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Centvrion - Invulnerable 2/5

Reviewed: 3-3-06


1. The forge
2. Virtus
3. Man of tradition
4. Procreation to high
5. Invulnerable
6. Standing on the ruins (The doctrine of revival)
7. New Freedom
8. Eternal return
9. Riding the tiger
10. Soul deliverance
11. Transcendence

I'm relatively new to this band which have been around since 1998. I've seen their CD covers and as a scholar of antiquity, I have always been a bit curious about them. They have ancient Roman iconographic images on their CD covers, portraying, well you guessed it: centurions of Rome. The spelling of the name with the Romanesque 'v' allows the metal devotee' to distinguish them from the myriad of other metal acts who call themselves Centurion. Although, lack of originality with the band's nomenclature and style tends to be an overarching theme with these Estruscan pretenders to the throne, who really break little ground both musically or artistically in such a competitive metal market.

The first CD which I invested in was 'Non plus ultra', which upon the initial playing instantly reminded me of the mega-speed metal classic by Agent Steel 'Unstoppable force'. The riffs were thrashing and the guitars were menacing; but the vocals from Germano Quintaba were a far cry, or rather a shrill cry from "the rager" John Cyris. Sadly, the prominent, "Never surrender" and "Indestuctive" force found in the "masters of metal" never echoes in the melodies or rather maladies of Centurion.

With 'Invulnerable', I was anticipating that the band might have learned something from all their detractors and harsh critics, who overall tend to enjoy the music, all the while, utterly denouncing the vocalist. The first hint which suggests that perhaps the band have taken the proper steps in creating a more polished work, is insinuated by their rather enigmatic CD cover, which no longer depicts their mendacious mascot. Then, with first glance, it denotes that the song titles don't appear to be based on Michael Grant's - Concise History of Rome. Finally, there is the possibility that the last track "Transcendence" might be a Crimson Glory cover. Thankfully, this is not the case, as I would really loathe to see Midnight's vocal style so sullied by Germano's risible and scorching respirations.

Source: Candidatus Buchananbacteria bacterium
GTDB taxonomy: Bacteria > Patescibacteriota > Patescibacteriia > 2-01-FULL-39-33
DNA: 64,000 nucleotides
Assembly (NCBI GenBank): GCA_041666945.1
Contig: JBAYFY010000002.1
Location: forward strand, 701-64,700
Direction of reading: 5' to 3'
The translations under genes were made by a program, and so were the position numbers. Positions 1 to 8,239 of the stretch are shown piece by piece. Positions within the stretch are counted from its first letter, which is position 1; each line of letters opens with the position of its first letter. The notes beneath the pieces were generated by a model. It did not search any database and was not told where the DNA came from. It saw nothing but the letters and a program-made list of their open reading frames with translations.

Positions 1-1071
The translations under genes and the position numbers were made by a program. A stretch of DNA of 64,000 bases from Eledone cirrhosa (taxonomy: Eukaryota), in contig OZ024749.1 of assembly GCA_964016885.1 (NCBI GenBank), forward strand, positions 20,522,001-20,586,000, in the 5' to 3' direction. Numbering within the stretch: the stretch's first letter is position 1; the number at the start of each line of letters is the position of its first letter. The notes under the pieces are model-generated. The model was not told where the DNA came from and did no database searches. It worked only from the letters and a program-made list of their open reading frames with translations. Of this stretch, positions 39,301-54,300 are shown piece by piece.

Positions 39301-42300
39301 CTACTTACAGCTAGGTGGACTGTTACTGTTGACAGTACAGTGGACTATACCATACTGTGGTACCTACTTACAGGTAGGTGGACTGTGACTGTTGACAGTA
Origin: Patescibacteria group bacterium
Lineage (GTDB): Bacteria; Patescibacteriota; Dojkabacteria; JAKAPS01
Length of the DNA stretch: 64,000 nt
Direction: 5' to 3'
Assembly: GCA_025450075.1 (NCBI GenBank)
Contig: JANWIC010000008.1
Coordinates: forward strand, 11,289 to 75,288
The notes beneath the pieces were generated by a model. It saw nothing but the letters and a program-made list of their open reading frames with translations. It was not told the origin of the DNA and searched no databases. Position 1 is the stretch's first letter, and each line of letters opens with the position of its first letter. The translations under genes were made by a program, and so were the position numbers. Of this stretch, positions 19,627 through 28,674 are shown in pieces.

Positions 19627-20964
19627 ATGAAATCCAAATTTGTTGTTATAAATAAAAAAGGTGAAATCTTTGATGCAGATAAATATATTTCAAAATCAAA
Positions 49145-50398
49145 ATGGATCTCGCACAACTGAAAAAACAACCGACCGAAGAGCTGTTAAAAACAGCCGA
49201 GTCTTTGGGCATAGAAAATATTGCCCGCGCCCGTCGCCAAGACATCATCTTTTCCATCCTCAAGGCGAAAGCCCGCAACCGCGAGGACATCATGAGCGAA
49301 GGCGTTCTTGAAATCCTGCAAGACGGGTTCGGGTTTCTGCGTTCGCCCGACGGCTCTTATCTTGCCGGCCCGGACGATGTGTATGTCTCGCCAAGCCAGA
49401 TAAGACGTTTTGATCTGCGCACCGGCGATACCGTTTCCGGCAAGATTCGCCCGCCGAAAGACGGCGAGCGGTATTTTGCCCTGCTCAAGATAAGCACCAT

This CD does begin on a literally high note, with some ripping tracks like "Virtus", "Man of tradition", and "Procreation to high"; even if I am totally lost in lyrical translation, not to mention their practice of poor grammatical skills. If after nearly a decade, the band has not listened to all their excoriators, and replaced their vaccuous vocalist; at least they could attempt to learn some modicum of proper English. As a man of tradition and virtue, myself; I do not feel that this is too much to ask. That being said, the title track really sets the pace for punic possibilities, plummeting down the seven hills, and, sinking in the Tiber. "Invulnerable" begins with a weak chug-chug riff followed by mid-paced and simplistic guitar hooks. The phonetic mispronunciation of "Invulnerable" (EEP-R-ABLE) and the lame guitar solo, just make this track boring and intolerable (EEN-TO-LER-BULL).

The next track, "Standing on the ruins" epitomizes their lack of inspiration for lyrical themes, this time with tired and red references, and more slowed-down derogations. Thankfully, they did not call this "Standing on the runes" and attempt to stray into viking territory, as some other Italian bands have done. Centurion are from Italy and evidently quite proud of their history and culture. "New freedom" tends to gain some momentum, but never enough for me to listen to repeatedly. "Eternal return" is a little more infectious, but I've had sore-throats less irritating than this. "Riding the tiger", say what? makes me think these guys were listening to the new Judas Priest in the studio while recording this. I bet they love the song "Revolution"; but, they would be better off covering a track from Fight's 'Small deadly space'. "Soul deliverance" does little to edify this listener's vexations or create any vulnerable virtues. With even more annoying vocal cacaphony and disharmony, I'd rather be standing on the ruins of this soon to be non-plussed ultra disappointment. The final track, which is definitely not a cover, is just another whining waste of time, and totally, tediously boring ballad, which makes me want to transcend this CD entirely and enjoy listening to the scathingly sarcastic "Centurions of Rome" song by the punk band The Meatmen.




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